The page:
An Ontario veterinarian and his family have received death threats after several videos in which he is shown striking, choking and slamming animals in his care were published earlier this week, according to his lawyer.
Mahavir Singh Rekhi, a vet at the Skyway Animal Hospital in St. Catharines, Ont., pleaded guilty to professional misconduct at a College of Veterinarians of Ontario hearing in July.
The college launched an investigation after four former employees filed a complaint about Rekhi’s mistreatment of animals. They submitted a dozen surveillance videos as evidence of the animal abuse.
Rekhi was suspended for 10 months, which can be reduced to six months if he attends a variety of training programs, and fined $10,000, but he got to keep his licence.
Public rage bubbled over in the city and social media after some news outlets published some of the videos this week.
“He fears for his safety with threats of vigilante justice,” Rekhi’s lawyer, Neil Adamson, told The Canadian Press on Friday.
He’s been receiving “serious threats, very serious, physical threats, death threats and physical threats, also threats to his family,” Adamson said, adding the family has reported the threats to police.
The lawyer pointed out that people are watching the videos without context.
“The videos also demonstrate at the very same time (him) showing care for animals by gently clipping their nails and the like.”
Rekhi, who attended veterinary school in India, came from a jurisdiction where they treated animals “differently,” Adamson said.
“When he came to Ontario to pass licensing exams and be tested, there was no examination, testing or instruction on behaviour modification or restraint,” Adamson said.
“Clearly there were gaps and he fell down in that area, but he took complete responsibility in his failings in that regard and has undertaken a comprehensive program on retraining by leading experts in Canada on restraint and behaviour modification.”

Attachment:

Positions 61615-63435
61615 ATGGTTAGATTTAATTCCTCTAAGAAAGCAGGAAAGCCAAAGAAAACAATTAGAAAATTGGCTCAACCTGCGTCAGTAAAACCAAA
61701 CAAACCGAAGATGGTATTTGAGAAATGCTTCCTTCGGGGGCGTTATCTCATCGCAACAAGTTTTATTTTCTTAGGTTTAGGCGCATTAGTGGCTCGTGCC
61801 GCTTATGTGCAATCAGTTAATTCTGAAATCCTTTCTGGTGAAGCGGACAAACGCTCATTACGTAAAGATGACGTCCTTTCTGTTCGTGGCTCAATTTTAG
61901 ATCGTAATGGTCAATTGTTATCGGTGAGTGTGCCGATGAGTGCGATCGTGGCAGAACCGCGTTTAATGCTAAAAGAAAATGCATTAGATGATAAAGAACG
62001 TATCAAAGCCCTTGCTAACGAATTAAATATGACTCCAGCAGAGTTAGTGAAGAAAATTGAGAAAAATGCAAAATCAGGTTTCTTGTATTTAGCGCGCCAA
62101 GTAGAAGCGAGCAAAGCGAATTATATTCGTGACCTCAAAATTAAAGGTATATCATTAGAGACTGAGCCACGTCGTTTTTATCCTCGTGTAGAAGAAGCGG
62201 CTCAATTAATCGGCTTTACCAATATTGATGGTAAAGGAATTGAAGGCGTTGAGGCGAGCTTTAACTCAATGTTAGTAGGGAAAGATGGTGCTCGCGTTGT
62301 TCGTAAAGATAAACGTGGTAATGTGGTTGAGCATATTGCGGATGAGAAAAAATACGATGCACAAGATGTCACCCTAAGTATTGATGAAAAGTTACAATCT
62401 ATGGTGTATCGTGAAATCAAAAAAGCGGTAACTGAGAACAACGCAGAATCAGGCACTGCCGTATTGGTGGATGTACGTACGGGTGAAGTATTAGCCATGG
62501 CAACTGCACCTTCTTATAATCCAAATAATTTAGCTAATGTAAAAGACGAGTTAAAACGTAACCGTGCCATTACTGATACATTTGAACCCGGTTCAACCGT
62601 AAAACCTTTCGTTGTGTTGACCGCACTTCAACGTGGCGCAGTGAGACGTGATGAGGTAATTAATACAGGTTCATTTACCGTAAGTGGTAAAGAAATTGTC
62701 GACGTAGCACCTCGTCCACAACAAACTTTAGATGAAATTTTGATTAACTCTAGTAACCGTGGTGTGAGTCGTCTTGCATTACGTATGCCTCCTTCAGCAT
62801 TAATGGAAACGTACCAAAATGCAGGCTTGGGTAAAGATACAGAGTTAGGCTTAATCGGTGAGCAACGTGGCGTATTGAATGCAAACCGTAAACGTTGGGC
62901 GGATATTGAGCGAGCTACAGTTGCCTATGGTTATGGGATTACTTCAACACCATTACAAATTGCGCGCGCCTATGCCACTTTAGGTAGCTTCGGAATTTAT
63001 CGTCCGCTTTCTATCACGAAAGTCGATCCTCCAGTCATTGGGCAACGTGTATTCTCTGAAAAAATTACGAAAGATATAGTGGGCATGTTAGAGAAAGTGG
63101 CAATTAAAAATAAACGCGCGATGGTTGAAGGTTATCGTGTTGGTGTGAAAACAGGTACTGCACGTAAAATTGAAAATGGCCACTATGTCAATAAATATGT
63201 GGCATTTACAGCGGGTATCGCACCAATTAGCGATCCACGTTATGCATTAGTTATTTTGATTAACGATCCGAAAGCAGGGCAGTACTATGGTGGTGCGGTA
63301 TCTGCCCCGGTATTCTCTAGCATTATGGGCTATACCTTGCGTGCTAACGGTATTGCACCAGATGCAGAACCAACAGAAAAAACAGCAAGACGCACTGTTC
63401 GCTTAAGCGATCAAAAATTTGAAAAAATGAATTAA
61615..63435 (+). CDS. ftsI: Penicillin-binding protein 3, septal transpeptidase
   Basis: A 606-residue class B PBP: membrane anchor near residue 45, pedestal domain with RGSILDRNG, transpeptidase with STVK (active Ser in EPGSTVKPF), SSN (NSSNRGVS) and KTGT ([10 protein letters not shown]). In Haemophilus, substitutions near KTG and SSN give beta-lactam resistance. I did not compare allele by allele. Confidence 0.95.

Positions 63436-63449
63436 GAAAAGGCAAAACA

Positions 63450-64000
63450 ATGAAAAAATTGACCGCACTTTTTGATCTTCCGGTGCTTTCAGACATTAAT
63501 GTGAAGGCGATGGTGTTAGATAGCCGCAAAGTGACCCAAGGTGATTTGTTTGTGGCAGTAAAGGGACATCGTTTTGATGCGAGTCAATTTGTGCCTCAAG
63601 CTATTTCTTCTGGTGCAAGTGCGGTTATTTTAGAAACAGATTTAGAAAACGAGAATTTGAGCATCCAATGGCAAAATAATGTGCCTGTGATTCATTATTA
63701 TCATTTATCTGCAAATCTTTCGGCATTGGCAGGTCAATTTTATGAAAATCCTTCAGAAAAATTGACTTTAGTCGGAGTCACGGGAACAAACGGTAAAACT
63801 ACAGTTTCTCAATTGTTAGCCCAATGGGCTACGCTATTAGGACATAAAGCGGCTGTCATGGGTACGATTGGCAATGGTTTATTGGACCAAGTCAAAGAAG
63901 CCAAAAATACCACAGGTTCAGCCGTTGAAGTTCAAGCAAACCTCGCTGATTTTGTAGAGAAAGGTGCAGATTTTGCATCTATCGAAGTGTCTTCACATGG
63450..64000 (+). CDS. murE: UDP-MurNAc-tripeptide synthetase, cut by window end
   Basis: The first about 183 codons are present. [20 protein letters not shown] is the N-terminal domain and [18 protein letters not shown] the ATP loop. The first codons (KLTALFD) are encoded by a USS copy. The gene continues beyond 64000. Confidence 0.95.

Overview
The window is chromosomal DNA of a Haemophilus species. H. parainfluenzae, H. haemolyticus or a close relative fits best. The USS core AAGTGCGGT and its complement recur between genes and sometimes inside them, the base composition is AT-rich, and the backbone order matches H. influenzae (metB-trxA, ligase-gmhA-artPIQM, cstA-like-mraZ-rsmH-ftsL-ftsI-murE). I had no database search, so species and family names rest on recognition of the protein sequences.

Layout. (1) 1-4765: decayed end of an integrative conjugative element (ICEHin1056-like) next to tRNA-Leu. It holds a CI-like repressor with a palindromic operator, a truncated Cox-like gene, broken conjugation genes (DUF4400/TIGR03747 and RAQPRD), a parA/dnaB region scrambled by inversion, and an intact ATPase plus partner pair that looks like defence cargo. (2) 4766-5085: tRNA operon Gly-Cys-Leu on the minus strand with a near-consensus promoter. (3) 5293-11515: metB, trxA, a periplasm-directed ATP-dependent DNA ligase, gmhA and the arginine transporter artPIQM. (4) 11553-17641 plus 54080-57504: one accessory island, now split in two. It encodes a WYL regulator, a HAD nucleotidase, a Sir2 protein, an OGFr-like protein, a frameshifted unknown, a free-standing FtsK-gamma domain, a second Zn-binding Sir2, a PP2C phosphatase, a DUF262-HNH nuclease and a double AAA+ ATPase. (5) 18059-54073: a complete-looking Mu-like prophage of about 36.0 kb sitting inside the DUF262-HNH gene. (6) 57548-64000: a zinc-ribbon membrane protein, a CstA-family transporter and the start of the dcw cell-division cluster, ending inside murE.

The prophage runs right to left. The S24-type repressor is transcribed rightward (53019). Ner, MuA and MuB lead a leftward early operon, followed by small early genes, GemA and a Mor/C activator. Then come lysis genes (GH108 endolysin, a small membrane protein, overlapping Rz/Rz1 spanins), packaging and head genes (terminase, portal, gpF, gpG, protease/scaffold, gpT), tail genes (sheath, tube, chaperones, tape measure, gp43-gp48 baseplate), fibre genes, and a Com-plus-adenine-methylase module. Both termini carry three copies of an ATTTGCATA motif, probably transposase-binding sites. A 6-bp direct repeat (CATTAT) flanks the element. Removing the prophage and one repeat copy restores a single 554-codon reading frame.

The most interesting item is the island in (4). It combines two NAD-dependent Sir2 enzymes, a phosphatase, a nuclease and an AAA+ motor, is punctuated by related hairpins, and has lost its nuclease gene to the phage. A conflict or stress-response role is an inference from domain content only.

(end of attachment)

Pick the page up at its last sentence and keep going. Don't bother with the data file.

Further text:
Since the videos surfaced on news reports, the Ontario Society for Prevention of Cruelty to Animals has launched a criminal investigation, according to Insp. Kevin Strooband who works out of the local humane society.
Larissa Engels, one of the former employees who filed the complaint with the college, said Rekhi’s 10-month suspension was not enough.
“It’s outrageous,” she said in an interview. “It’s just a slap on the wrist and a slap in the face.”
Camille Labchuk, executive director of Animal Justice, an animal welfare organization, agreed.
“It’s shocking that the college has imposed such a light sentence on this man and it’s disturbing that he might be back on the streets and in position to abuse even more animals,” she said.
Jan Robinson, the chief executive officer of the College of Veterinarians of Ontario, defended the decision.
“This is a very distressing and upsetting and disturbing case,” Robinson said, but insisted Rekhi received “serious punishment.”
A change.org petition started earlier this week calling for the college to revoke Rekhi’s veterinary licence had gathered nearly 15,000 signatures by Friday afternoon.
According to an agreed statement of facts from the veterinary college’s decision, Rekhi “improperly handled or restrained an/or mistreated, struck or abused animals in his care.” Video evidence, the decision said, focused on nine animals.
In one instance on Oct. 21, 2013, “Rekhi grabbed Taz, a Chihuahua, by the throat and punched the dog multiple times in the face,” according to the statement of facts.
On June 19, 2014, Rekhi hit Adka, a husky, “in the face when the dog was anesthetized for a neuter procedure.”
The statement also says that sometime in 2015, he picked up another dog, Molly, by its neck and slammed the dog on a table.